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iPad Pro news a boon for enterprise users

Apple announced updates to its iPad Pro, including mouse support, but analysts do not believe the changes will lead to widespread adoption.

Industry observers said this month's iPad Pro news -- including a new iPad Pro model, the addition of mouse support and a new keyboard -- should make the device more appealing to business users.

Still, it is uncertain whether the new iPad Pro will lead to a dramatic shift in enterprise adoption. The iPad Pro news was part of a series of announcements from Apple, including a new MacBook Air.

The firm, based in Cupertino, Calif., said the new version of the tablet's operating system, iPadOS 13.4, would include mouse and trackpad support. Starting in May, it will also offer a backlit keyboard and trackpad -- called the Magic Keyboard -- for the iPad Pro.

Frank GillettFrank Gillett

Frank Gillett, an analyst at Forrester Research, said while the updated model provides greater flexibility for users, he did not see the announced changes leading to a widespread move toward the iPad.

"While it's symbolically significant, I don't see it making a huge mark," he said.

iPad for business

Experts said Apple has been positioning its tablet toward professional use for some time. 

Eric KleinEric Klein

"[Apple is] never overt about their 'enterprise' aspirations, and yet they continue to evolve their products in a way that is more targeted toward the business user," said Eric Klein, an independent analyst. "It's known to them that pretty every executive is a devotee of Apple or carries an Apple device. It's a good chunk of their enterprise business."

Klein said it was clear that the iPad Pro's keyboard and mouse support were intended to help the device's business users.

While it's symbolically significant, I don't see it making a huge mark.
Frank GillettAnalyst, Forrester Research

"They're inching closer and closer to a true laptop replacement with these iPads," he said. "There's no reason not to go in that direction. … Steve Jobs, in particular, was vehement about his vision of these products, but times change and usage models evolve."

Improvements to the new iPad Pro, like an improved camera and more powerful processor, could also benefit the enterprise user, Klein said. A better camera would improve video conferencing -- a tool that has gained prominence as COVID-19 has spurred remote work -- while the faster processor would allow for smoother switching between apps.

"Processors are less and less important these days, but still, people do expect a fast and responsive machine," he said.

Mikako KitagawaMikako Kitagawa

Mikako Kitagawa, senior principal analyst at Gartner, expressed skepticism that the iPad Pro would displace more full-featured devices, even with the recently announced enhancements.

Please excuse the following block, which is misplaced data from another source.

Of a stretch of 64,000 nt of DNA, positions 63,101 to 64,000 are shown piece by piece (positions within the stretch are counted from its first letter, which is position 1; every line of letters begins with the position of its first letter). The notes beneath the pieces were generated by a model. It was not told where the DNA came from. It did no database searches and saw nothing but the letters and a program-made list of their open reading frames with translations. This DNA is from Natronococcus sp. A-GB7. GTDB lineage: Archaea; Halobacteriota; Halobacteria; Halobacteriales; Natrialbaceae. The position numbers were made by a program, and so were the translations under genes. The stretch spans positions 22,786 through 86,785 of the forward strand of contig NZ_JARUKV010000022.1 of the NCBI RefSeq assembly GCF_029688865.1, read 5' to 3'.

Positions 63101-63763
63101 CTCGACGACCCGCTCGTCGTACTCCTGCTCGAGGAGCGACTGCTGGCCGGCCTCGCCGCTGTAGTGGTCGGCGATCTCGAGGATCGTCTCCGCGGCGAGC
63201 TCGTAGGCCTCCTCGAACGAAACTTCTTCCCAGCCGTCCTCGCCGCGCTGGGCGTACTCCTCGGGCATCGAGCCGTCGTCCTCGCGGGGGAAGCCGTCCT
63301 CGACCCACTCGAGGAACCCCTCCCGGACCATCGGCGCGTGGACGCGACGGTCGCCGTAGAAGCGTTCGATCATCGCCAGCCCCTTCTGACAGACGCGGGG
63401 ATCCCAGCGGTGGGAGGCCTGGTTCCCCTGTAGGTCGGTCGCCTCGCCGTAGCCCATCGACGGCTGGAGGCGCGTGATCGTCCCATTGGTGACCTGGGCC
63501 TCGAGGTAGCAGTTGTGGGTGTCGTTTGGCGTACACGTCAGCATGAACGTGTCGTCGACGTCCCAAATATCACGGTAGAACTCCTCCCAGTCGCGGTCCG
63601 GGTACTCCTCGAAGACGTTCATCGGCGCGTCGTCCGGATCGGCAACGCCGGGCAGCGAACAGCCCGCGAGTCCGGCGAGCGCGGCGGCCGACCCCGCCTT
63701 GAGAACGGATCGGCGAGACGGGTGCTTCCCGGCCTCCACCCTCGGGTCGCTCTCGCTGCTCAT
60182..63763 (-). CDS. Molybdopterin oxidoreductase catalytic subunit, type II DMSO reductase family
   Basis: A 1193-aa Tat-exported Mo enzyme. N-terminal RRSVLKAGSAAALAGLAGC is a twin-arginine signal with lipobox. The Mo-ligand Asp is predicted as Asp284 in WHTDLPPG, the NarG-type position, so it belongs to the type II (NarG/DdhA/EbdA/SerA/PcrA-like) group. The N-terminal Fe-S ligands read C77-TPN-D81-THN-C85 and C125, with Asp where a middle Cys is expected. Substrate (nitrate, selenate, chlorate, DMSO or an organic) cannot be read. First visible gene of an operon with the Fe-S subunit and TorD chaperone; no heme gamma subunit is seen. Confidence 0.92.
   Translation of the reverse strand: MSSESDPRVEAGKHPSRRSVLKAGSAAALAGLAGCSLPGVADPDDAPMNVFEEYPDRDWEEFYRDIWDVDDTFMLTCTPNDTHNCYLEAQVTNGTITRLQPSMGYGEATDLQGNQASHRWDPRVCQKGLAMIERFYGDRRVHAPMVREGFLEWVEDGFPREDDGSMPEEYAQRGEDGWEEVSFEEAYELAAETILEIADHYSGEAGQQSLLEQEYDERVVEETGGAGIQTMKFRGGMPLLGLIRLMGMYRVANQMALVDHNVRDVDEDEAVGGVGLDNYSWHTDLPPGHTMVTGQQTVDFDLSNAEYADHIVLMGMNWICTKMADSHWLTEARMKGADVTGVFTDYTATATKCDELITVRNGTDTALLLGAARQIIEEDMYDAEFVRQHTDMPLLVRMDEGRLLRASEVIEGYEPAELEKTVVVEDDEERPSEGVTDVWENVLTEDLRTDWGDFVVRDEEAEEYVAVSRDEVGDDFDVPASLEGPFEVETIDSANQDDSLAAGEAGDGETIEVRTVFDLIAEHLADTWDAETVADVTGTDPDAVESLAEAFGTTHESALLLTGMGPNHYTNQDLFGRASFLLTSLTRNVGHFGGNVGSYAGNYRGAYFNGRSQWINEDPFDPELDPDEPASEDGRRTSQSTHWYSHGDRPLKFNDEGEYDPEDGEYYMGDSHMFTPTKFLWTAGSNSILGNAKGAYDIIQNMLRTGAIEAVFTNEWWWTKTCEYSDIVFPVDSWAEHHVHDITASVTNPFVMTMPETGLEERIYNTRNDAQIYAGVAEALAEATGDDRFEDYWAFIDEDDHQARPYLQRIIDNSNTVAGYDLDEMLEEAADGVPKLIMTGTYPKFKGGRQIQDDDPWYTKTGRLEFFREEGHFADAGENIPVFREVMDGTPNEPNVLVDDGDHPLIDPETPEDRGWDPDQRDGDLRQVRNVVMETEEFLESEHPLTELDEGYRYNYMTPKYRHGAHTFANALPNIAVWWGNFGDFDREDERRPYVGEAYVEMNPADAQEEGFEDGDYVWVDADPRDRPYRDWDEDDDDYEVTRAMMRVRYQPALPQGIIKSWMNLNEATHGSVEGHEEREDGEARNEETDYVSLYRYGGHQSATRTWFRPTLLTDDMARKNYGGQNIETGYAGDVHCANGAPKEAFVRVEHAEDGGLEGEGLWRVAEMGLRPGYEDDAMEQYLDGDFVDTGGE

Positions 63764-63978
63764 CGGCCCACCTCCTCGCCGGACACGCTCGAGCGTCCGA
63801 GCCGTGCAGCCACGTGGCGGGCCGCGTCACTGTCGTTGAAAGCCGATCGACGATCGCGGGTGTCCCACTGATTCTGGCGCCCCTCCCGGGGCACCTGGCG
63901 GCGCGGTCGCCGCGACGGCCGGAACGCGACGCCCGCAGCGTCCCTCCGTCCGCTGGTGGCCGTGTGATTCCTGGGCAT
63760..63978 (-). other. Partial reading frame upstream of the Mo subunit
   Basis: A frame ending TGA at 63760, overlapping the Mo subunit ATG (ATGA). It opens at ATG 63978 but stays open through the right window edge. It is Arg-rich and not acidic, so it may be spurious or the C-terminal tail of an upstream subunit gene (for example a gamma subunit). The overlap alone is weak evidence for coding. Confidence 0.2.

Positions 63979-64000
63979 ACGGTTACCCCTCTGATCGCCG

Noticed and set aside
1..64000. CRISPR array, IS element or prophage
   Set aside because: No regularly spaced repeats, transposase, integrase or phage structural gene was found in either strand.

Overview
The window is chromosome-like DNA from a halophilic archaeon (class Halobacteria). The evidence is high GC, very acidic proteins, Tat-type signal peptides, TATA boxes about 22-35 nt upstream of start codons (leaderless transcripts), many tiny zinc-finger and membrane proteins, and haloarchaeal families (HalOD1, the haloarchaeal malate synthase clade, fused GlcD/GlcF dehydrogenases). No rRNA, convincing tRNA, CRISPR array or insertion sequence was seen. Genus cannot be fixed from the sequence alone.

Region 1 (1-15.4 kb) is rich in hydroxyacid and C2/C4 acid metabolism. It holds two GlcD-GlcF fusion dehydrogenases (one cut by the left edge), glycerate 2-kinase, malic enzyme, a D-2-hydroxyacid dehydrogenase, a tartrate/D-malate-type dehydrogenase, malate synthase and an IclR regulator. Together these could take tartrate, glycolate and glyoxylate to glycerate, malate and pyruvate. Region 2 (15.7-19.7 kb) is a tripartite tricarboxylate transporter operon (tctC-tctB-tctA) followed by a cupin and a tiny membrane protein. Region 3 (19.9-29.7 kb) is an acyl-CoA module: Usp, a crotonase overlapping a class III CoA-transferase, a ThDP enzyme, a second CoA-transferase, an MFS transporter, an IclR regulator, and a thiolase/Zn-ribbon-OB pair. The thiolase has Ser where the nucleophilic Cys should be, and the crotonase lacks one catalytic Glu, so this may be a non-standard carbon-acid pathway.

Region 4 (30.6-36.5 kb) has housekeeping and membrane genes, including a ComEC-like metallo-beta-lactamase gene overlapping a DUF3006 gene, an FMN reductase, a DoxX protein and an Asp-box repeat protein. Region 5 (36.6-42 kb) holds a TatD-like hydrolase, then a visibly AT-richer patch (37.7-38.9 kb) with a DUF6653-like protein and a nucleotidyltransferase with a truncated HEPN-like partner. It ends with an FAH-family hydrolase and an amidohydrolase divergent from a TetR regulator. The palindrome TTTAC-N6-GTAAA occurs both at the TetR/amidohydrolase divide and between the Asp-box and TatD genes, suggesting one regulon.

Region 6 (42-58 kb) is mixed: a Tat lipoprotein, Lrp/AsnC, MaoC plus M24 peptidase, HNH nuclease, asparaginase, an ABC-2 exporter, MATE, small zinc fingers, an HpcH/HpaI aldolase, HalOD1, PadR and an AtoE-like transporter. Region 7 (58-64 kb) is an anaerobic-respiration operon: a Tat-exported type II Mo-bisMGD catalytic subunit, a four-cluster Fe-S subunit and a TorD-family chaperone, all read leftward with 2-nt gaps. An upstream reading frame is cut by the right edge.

"There are specific business markets where the iPad Pro works very well, but it won't replace laptops for general use," she said. "I don't think the new iPad Pro will change the trend."

Gillett said he did not see high demand for an external pointing feature, be it mouse or keyboard, though he acknowledged some workers might prefer them out of habit.

"There are specific uses where you will find a trackpad handy -- editing text, for example," he said.

However, he said, those using the iPad already are likely accustomed to interacting via touchscreen.

Price a concern

The improvements come at an expense. The new 11-inch iPad Pro starts at $799, while the 12.9-inch model will cost at least $999 -- and the Magic Keyboards for the two are set at $299 and $349, respectively.

The iPad Pro, Gillett said, costs about the same or more than a good Windows laptop -- and is not substantially cheaper than a MacBook Pro.

Klein said the current state of economic affairs might hurt early business adoption of the devices.

"Given the situation that folks are in right now with economic and market uncertainty, we're probably not going to see a huge demand in volume … in the near term," he said. "But that goes for everyone; Apple's not alone in that fight."

Moving forward

Apple, with its unique operating system and app ecosystem, is set to retain those workers who already use its devices, Klein said.

"[Apple is] evolving in a way that will keep their business users happy and with Apple," he said. "They're not giving them reasons to move away to something that might give them more capabilities."

In the end, Forrester's Gillett said, workers will seek the devices that best fit their needs.

"It's just about the right tool for the job -- what combination of usability and portability do you want," he said. "Last week's announcement expands the iPad Pro's flexibility and usability."

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